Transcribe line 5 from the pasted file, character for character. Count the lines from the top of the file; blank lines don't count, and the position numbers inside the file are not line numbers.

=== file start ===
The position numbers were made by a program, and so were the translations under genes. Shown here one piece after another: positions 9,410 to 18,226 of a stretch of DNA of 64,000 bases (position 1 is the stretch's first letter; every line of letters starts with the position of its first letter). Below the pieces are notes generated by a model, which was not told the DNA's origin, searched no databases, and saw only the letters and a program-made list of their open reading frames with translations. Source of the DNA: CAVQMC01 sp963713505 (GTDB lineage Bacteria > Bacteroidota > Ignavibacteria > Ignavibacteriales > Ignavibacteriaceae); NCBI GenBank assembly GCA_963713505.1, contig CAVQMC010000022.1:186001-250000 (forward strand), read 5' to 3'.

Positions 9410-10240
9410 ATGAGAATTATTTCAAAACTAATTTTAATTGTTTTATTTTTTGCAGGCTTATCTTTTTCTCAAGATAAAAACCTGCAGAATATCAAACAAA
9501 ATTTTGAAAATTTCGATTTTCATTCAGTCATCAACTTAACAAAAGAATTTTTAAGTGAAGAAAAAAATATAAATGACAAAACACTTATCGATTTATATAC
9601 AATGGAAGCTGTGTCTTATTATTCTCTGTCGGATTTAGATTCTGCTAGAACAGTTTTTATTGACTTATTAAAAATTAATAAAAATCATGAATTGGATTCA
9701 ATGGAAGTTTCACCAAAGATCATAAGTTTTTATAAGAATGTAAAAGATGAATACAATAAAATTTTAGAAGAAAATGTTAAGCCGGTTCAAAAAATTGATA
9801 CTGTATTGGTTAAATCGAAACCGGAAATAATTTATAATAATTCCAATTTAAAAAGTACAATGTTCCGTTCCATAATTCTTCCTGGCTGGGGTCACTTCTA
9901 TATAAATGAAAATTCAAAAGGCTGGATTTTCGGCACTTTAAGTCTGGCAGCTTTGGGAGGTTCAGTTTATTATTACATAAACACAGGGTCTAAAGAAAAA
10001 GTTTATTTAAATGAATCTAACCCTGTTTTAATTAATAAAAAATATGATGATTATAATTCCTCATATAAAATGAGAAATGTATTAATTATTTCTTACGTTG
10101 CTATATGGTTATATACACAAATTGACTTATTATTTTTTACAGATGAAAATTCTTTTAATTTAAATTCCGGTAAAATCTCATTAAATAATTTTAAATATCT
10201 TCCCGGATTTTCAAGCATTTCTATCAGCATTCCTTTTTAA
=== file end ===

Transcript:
9601 AATGGAAGCTGTGTCTTATTATTCTCTGTCGGATTTAGATTCTGCTAGAACAGTTTTTATTGACTTATTAAAAATTAATAAAAATCATGAATTGGATTCA